Handleless kitchens offer understated contemporary style. If you want your kitchen to look minimal, sleek and streamlined, handleless doors are the perfect choice. Reminiscent of 20th century Bauhaus style, it is the purity of design coupled with high functionality that has increased the popularity of the handleless kitchen.
But stunning looks are only part of the story because handleless kitchens have other benefits too. Let’s take a closer look.
The benefits of a handleless kitchen
- The handleless style allows you to maximise the space in your kitchen. With no handles to negotiate, your kitchen becomes a more comfortable and efficient place to prepare and cook food.
- The absence of protruding handles reduces the chances of injuring yourself or a child while you’re cooking, cleaning or feeding the family.
- Handleless doors are more difficult for young children to open, constituting a useful safety feature.
- The worktop can be flush with the front of the units – handled doors require the worktop to overhang the cabinets to allow for wiping down any debris straight into your hand.
- Handleless units can be more hygienic and easier to clean – the handles do not accumulate dust and dirt in hard-to-clean crevices.
- No handles means that other kitchen features get a chance to really stand out without any competition for attention with a ‘wow factor’ splashback or worktop.
- Handleless units keep the walkway around the island clear, making them a good option for large kitchens.
- A handleless kitchen can help to create a more seamless flow between separate rooms in your home.
- This type of kitchen works well in open plan areas as the design is less intrusive than a more traditional style of kitchen.
The 3 different types of handleless kitchen
The continuous rail
This is also known as the grip ledge style and is the true handleless style. It uses an aluminium rail that runs behind the top, bottom or side of a unit. This creates a gap for your fingers between the top or side of the unit, to curl around the back of the door to pull it open.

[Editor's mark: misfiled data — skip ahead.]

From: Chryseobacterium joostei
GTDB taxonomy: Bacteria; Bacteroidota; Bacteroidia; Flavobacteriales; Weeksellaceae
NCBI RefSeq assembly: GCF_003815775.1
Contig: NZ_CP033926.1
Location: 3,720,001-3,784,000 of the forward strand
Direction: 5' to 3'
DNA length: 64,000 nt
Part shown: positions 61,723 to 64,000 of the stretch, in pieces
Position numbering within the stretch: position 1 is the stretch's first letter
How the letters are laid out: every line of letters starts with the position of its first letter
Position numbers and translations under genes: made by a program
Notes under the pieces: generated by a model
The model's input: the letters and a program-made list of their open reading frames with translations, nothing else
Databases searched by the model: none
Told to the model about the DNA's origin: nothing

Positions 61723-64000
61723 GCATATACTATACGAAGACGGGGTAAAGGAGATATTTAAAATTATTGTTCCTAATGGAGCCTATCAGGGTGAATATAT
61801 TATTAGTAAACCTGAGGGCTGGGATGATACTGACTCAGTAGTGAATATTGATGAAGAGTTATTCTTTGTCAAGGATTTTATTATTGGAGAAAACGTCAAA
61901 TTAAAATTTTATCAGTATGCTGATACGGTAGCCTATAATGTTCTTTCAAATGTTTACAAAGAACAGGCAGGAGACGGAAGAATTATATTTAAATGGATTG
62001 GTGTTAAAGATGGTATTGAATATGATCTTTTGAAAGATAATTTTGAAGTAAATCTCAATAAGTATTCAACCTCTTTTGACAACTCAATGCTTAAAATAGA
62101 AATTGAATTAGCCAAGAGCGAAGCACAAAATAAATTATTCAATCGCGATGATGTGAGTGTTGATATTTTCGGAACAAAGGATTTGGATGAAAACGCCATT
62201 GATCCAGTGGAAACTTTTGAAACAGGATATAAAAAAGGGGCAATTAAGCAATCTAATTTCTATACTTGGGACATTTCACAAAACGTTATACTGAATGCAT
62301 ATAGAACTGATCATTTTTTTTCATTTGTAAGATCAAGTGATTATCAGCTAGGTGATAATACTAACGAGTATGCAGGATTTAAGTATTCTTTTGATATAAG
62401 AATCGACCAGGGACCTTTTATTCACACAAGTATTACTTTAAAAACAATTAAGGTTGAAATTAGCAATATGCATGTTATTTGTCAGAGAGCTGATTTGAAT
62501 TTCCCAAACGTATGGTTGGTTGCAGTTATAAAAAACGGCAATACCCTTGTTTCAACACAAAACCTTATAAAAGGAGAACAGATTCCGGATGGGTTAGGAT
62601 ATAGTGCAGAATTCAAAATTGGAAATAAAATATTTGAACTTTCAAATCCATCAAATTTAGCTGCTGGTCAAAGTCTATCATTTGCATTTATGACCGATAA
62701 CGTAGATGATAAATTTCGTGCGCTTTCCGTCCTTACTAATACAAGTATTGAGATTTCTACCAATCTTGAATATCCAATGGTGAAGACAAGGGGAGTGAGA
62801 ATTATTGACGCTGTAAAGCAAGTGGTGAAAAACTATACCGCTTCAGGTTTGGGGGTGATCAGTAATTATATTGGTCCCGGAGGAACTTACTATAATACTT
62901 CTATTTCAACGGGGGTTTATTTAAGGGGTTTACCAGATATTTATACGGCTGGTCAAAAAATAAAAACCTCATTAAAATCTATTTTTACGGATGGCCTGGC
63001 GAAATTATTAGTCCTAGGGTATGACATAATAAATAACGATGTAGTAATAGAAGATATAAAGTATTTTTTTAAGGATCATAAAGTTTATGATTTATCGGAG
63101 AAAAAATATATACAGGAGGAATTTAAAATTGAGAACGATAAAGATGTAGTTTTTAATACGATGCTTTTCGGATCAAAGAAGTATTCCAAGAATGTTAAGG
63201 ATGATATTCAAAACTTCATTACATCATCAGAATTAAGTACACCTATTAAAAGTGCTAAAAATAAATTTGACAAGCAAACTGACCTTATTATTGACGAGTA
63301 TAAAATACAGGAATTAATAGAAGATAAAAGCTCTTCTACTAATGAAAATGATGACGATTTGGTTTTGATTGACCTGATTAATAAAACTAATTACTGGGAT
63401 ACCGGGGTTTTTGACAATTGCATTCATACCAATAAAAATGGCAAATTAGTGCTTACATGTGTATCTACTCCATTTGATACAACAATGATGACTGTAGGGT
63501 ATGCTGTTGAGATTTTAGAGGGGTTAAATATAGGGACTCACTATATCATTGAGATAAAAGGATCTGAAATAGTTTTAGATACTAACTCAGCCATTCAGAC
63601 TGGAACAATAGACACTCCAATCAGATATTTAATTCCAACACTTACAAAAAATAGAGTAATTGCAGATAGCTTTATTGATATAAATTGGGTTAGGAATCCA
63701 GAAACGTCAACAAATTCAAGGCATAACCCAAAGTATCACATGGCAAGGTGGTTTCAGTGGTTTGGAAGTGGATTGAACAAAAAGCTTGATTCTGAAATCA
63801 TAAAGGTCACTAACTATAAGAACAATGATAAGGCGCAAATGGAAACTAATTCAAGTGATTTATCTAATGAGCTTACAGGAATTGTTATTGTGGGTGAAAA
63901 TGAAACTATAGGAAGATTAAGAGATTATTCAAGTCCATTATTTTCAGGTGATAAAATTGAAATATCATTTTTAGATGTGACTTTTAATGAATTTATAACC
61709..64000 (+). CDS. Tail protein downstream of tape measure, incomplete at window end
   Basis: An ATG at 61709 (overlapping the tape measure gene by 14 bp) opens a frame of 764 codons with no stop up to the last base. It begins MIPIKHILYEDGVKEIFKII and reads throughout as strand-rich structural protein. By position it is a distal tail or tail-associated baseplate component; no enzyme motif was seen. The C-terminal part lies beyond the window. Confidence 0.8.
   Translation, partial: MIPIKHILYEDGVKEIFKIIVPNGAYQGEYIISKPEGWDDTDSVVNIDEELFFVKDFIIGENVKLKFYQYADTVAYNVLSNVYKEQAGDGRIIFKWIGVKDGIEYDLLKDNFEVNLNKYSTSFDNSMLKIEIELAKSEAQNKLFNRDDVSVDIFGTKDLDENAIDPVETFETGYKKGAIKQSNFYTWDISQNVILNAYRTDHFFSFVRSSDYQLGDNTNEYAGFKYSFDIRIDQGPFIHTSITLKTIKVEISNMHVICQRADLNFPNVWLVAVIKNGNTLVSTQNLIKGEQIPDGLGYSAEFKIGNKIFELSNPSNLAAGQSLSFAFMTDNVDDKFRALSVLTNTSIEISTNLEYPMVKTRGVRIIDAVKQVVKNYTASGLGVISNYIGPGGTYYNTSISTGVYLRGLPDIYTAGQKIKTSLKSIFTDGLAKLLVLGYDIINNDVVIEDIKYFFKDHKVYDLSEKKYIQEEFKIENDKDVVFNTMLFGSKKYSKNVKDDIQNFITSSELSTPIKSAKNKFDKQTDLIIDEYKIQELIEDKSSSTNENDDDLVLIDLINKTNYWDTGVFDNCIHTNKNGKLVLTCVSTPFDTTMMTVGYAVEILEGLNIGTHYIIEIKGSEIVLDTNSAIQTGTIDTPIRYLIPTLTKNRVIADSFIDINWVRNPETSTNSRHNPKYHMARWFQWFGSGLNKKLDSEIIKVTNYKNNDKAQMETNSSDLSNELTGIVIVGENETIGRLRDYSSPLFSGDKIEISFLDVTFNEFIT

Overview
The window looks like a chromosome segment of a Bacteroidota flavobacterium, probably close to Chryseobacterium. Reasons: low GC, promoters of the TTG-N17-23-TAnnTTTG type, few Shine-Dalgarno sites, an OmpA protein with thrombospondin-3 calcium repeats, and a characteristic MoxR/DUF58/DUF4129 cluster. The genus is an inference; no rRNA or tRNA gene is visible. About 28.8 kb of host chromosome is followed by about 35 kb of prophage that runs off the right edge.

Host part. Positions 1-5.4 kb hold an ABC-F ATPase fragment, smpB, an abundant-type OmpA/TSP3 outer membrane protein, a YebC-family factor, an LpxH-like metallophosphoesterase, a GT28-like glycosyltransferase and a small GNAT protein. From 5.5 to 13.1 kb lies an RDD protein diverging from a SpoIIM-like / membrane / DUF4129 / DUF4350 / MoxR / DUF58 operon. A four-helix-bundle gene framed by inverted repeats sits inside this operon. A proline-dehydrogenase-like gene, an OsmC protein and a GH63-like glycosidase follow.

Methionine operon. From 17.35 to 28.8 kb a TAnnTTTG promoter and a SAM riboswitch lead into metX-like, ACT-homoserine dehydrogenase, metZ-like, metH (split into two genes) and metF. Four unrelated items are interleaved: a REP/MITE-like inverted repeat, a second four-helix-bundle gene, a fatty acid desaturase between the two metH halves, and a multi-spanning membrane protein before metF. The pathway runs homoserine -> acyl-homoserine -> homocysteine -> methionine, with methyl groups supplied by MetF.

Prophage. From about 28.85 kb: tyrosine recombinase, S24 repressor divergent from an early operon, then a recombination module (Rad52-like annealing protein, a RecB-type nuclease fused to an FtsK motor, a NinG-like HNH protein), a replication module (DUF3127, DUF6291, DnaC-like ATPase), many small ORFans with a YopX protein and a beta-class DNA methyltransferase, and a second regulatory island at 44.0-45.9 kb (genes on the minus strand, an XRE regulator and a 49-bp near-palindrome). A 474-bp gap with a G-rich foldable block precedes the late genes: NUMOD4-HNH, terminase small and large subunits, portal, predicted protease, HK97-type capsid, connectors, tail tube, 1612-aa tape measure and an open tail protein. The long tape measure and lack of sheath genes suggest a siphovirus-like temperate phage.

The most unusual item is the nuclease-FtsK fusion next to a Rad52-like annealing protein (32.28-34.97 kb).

In a continuous run of units, the recessed rail is inserted into the midline of the carcass to allow full access. The rail is only fitted after the units have been installed to ensure it is continuous. This ensures the look is sleek and streamlined.
The rail has now become a design feature in itself. Aside from brushed aluminium, the colour can be matched to a splashback or wooden veneer.
The J Groove
This is the simplest type of handleless door. A groove is cut into the top or bottom of a door, or drawer, which looks like the letter ‘J’ in profile. The groove allows you to grip the door and pull it open.
This is usually the most cost effective choice of handleless door, although the groove can collect crumbs and dust.
The push-to-open doors
Sometimes known as tip-on doors, these use a mechanism which opens the unit automatically when pushed. These mechanisms can be fitted retrospectively if required. They work well for anyone with reduced mobility or arthritis in their hands.
What colour options are available?
Owing to the popularity of the handleless kitchen, the colour range has been growing and there should be no problem finding one to suit your style.
Having said that, modern white kitchen designs, complemented by bright accent colours, really suit this style. The colour white beautifully emphasises the clean lines which characterise this type of kitchen. It also allows the maximum amount of light to be bounced around the room.
What finish options are available?
When considering whether to have a matt or gloss finish, remember that gloss will create more of a polished, flat and reflective surface. On the other hand, matt will still reflect light around the room but will not reflect any other elements in the kitchen.
An alternative option to matt is the glass suede finish, which is soft and velvety to the touch. This is a bespoke option and so the choice of colour is up to you. It produces a satin like surface which reflects light without creating any reflections, creating an understated look.
Wood options are also available, including the rough-cut look which is becoming increasingly popular.
Integrating appliances within a handleless kitchen
Most appliances can be modern integrated into a handleless kitchen, which helps to maintain the sleek minimalist look.
Ovens, microwaves and hobs, now all offer clean looking options. Features such as hide-and-slide doors, slimmer profiles and fewer controls help maintain the streamlined profile. Even cooker extractors can be hidden within a handleless system.